Nigerian Power Sector: A General Overview

Today, up to 95 million Nigerians (~55% of the population) out of the approximately 170 million Nigerians have no access to electricity and those who seem to have access to electricity in Nigeria are consistently faced with extensive power interruptions.

power

Systemic issues is affecting virtually all the phases involved in power value chain in Nigeria, be it  generation, gas supply, transmission and even the distribution aspect of things and this is forcing Nigerians to rely on self-generation.

According to the World Bank, an estimated 41% of Nigerian businesses generate their own power supply to augment the general power supply to their businesses.

To remedy these issues, the Nigerian government made a move to get the power sector privatized via the Electric Power Sector Reform Map of 2005 and the launch of the Roadmap for Power Sector Reform in 2010. At the end of the day, the former very popular National Electric Power Authority (NEPA) was replaced by the Power Holding Company of Nigeria (PHCN), which was unbundled into separate generation and distribution companies and the Transmission Company of Nigeria (TCN).

Beginning in 2013, the generation and distribution companies were handed over to private owners with the FGN retaining a minority stake. The TCN is still 100% owned by the FGN but the company is presently under a management contract with Manitoba Hydro International.

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Overview of the power sector

Nigeria is able to generate only 126kWh per capita, and this makes the country to lag far behind many of the other developing countries in as far as grid-based electricity consumption is concerned. Putting into consideration the country’s GDP and global trends, electricity consumption should be four to five times higher than what we are presently having today in Nigeria.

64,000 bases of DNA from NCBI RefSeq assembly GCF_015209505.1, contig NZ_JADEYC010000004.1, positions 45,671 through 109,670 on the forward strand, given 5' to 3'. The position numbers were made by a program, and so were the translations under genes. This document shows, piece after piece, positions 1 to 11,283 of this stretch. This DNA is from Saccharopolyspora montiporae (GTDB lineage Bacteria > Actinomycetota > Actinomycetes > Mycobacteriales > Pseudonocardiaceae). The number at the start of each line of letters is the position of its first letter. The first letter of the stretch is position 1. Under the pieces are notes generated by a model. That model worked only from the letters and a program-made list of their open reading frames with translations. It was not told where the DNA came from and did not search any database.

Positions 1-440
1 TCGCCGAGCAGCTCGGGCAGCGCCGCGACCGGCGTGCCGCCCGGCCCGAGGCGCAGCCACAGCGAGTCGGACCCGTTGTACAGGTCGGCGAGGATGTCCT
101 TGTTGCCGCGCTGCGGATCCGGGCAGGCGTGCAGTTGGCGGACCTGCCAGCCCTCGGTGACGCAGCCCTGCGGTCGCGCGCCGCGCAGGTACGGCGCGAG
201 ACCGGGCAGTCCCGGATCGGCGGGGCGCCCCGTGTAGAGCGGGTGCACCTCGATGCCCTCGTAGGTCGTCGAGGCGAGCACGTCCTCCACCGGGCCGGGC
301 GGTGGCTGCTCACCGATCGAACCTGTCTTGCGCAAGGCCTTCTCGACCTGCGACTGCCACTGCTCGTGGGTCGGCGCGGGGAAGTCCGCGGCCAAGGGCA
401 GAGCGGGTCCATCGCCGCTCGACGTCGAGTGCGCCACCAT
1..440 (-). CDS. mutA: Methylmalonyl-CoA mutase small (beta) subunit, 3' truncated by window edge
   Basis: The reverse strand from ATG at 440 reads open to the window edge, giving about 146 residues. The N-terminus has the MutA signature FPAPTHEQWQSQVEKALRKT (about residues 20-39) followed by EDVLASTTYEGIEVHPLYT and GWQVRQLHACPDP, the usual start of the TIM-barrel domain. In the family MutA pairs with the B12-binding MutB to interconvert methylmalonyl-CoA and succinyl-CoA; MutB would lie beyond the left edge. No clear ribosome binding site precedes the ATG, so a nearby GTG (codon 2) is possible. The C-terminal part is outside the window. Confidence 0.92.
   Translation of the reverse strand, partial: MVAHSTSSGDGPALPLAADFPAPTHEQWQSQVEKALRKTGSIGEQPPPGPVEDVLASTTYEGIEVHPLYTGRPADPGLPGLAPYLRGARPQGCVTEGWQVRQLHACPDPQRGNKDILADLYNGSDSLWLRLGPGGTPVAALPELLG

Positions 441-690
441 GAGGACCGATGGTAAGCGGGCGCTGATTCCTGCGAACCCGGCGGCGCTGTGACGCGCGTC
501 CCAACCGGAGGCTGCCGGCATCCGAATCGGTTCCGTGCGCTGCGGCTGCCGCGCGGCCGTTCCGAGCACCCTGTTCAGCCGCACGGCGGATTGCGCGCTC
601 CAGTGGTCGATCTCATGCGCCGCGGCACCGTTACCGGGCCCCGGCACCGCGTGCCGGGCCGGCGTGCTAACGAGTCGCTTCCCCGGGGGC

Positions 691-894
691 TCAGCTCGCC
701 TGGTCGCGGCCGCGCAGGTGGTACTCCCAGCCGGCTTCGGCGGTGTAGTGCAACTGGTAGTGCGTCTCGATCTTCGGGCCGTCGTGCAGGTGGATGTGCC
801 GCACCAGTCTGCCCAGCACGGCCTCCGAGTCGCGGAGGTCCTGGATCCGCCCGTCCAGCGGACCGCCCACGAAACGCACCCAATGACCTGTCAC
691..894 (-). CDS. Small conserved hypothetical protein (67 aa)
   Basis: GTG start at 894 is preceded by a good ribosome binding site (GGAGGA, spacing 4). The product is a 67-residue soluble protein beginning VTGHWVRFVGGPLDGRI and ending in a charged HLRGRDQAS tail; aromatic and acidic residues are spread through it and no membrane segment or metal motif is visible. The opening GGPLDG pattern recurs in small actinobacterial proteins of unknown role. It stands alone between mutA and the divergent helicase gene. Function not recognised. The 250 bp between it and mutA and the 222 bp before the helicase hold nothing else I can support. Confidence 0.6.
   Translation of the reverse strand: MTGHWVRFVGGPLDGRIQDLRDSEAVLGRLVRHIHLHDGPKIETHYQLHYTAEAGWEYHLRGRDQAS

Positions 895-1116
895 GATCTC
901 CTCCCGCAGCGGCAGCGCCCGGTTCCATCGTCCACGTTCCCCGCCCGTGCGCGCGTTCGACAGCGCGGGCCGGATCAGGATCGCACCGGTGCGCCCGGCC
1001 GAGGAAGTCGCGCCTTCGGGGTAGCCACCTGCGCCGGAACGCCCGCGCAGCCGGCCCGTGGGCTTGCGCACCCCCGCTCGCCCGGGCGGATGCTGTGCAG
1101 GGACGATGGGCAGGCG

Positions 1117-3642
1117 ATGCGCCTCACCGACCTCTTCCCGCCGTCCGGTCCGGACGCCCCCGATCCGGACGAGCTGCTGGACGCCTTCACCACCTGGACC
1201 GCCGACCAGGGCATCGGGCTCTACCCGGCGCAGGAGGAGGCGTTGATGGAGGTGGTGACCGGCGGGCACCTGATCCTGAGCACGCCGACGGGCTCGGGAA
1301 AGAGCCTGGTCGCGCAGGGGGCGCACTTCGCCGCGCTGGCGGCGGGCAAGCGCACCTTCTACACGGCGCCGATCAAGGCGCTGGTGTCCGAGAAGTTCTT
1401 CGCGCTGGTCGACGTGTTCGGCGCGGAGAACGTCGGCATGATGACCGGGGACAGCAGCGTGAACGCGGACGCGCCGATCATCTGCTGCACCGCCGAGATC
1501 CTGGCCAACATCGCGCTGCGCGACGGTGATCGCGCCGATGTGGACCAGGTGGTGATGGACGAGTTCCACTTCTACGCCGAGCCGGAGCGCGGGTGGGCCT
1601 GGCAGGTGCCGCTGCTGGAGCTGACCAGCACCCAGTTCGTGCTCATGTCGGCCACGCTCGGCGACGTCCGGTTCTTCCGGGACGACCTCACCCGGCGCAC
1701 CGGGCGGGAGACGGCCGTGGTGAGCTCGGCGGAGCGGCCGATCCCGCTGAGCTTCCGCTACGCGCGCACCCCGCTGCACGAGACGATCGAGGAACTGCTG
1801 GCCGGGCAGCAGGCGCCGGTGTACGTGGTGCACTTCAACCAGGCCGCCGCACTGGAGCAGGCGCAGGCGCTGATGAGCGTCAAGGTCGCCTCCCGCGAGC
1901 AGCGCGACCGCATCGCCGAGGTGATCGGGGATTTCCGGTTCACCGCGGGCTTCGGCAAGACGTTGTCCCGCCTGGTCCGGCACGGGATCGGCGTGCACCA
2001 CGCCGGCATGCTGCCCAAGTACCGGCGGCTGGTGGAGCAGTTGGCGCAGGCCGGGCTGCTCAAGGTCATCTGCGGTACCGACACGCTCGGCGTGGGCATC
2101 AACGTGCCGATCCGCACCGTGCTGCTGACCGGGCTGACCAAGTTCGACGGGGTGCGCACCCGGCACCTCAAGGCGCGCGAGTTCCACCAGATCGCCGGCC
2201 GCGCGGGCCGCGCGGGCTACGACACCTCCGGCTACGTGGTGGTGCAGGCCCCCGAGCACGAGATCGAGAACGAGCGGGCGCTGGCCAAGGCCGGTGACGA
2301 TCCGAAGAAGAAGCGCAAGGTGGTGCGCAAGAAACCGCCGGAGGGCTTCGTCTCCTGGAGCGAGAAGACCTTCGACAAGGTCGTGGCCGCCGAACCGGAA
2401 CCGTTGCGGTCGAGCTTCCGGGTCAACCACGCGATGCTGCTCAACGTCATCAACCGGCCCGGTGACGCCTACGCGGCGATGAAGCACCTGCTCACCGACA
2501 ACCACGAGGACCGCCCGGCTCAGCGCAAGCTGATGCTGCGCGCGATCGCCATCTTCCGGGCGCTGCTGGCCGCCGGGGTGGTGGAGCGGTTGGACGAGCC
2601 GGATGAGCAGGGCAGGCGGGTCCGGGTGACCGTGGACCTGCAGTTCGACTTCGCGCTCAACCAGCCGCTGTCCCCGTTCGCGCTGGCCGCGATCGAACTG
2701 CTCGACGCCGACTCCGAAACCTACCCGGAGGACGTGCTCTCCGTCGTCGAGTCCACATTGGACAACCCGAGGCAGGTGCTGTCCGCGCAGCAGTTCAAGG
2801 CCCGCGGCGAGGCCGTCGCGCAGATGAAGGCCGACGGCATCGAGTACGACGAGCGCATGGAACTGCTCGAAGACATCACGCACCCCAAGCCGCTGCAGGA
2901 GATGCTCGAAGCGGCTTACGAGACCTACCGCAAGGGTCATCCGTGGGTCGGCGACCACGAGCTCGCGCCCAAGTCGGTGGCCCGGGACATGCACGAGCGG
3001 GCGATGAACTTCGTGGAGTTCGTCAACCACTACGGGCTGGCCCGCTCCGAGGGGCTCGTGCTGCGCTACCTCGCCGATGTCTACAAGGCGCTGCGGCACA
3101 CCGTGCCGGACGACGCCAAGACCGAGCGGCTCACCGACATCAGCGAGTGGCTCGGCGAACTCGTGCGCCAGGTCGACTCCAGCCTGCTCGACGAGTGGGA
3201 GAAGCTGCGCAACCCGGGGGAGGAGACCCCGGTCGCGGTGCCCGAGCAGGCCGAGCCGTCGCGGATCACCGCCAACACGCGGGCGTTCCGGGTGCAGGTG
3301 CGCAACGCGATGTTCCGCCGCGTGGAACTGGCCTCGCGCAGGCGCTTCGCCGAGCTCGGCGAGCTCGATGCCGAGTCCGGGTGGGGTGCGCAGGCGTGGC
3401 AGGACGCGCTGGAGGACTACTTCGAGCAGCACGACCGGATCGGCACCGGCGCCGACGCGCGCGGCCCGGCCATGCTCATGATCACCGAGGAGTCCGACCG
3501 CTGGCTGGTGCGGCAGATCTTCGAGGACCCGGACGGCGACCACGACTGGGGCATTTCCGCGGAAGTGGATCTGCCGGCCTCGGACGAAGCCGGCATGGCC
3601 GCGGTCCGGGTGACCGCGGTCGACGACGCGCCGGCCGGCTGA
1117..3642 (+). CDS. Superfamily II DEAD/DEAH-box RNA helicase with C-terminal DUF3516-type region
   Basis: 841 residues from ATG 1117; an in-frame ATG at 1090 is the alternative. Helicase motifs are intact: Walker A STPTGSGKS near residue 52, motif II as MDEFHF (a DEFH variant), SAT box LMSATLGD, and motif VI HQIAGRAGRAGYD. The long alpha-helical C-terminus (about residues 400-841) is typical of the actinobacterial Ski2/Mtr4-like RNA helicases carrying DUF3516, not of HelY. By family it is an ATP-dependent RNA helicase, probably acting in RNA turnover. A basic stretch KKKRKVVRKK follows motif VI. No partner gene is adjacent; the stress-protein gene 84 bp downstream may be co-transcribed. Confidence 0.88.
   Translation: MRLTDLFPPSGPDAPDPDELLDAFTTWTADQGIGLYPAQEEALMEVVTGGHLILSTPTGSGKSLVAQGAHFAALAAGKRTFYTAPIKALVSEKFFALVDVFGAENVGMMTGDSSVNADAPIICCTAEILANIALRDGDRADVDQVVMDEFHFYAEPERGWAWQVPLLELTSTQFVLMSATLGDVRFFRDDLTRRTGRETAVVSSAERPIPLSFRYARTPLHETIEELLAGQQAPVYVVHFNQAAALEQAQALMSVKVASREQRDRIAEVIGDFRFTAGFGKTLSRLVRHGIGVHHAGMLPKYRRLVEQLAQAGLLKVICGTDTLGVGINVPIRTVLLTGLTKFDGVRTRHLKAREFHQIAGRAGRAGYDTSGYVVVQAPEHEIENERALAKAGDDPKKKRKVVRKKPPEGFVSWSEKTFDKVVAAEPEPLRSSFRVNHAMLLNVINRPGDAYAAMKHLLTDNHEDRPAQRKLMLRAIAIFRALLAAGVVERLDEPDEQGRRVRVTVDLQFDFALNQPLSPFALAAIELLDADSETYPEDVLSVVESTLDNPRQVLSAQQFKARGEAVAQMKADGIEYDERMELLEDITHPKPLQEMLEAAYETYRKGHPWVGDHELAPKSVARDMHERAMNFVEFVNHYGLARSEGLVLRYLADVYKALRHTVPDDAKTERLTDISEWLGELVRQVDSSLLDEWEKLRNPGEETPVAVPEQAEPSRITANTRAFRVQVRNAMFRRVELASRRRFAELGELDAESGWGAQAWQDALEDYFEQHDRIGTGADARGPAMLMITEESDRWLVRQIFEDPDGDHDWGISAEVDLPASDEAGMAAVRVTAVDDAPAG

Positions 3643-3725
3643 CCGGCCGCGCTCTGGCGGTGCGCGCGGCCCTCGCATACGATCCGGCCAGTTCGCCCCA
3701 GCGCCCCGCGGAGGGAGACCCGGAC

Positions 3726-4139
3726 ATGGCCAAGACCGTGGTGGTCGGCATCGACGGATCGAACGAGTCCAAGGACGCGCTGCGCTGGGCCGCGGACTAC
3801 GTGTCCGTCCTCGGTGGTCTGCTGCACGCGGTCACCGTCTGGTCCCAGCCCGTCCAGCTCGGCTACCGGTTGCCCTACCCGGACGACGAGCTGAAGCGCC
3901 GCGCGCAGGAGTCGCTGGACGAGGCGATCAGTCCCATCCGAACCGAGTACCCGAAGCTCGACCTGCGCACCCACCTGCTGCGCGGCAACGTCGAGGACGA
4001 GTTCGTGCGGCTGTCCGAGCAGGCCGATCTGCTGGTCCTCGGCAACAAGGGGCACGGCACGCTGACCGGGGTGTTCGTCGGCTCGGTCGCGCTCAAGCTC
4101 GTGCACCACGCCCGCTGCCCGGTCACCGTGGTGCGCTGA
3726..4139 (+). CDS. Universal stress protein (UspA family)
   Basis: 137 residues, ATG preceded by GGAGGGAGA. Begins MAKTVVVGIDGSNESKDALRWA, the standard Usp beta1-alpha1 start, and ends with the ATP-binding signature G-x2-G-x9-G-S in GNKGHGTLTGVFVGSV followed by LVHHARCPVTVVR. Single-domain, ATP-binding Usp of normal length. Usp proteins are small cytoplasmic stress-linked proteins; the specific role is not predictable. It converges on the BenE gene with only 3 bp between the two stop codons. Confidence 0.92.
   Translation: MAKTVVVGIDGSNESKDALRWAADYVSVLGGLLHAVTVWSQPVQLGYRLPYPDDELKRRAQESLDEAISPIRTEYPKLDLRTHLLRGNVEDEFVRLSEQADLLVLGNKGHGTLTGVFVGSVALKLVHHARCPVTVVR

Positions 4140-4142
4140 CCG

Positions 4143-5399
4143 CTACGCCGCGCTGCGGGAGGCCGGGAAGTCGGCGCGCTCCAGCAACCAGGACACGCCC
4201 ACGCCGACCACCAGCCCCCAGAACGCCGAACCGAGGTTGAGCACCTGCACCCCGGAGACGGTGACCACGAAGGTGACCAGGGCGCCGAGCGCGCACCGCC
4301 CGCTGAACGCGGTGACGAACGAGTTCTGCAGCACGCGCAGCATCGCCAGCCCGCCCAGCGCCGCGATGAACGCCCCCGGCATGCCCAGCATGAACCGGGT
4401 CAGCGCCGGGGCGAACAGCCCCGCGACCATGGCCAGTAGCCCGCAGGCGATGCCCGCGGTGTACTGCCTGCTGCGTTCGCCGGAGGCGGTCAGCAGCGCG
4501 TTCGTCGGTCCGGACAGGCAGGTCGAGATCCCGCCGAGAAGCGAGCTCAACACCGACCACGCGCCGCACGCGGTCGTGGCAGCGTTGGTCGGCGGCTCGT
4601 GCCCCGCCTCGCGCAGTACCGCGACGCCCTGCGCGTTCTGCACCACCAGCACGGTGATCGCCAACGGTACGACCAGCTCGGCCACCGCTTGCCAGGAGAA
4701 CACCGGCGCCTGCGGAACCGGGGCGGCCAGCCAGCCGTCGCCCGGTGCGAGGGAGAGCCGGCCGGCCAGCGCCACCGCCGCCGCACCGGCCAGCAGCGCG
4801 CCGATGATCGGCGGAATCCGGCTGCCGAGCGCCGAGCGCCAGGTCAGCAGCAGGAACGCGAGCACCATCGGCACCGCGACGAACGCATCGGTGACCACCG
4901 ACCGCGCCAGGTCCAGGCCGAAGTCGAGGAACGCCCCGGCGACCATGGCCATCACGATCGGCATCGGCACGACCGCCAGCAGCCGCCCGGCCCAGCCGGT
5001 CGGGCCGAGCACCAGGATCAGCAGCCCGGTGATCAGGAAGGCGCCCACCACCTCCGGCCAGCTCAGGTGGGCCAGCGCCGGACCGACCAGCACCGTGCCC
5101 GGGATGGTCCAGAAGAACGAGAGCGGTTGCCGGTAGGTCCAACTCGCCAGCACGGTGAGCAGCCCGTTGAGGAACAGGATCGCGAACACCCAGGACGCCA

For example, per capita consumption in Ghana is 2.9 times higher than that of Nigeria at 361kWh and that of South Africa is 31 times higher than that of Nigeria at 3,926kWh. Nigeria’s electrification rate is just at 45% and this is really low; this is far lower than what obtains in a country like Ghana, which has electrification rate of 72%, and South Africa, a country with up to 85% electrification rate.

Furthermore, this situation of unreliable power supply is now forcing both households and many industries operating in Nigeria to rely on privately owned generators to provide their own power supply. These generators are able to provide the required electricity, but they are not as reliable as the grid-based supply. One other militating factor is that power generated this way is far more expensive than what the grid-based supply can generate.

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Three stages are always involved in the delivery of power supply to the end users. These include the following:

  • Generation at the power plant, which requires a source of primary energy, like water or gas
  • Transmission to the distribution companies and
  • Distribution to the end user.

Only about 25% of Nigeria’s 12,522MW of installed capacity reaches the end user. Due to the widespread inefficiency being experienced today in the power sector, only 3,879MW of this capacity is operational; this is according to the average given between January and 15 August 2015. Only about 3,600MW was transmitted and about 3,100MW was distributed

 

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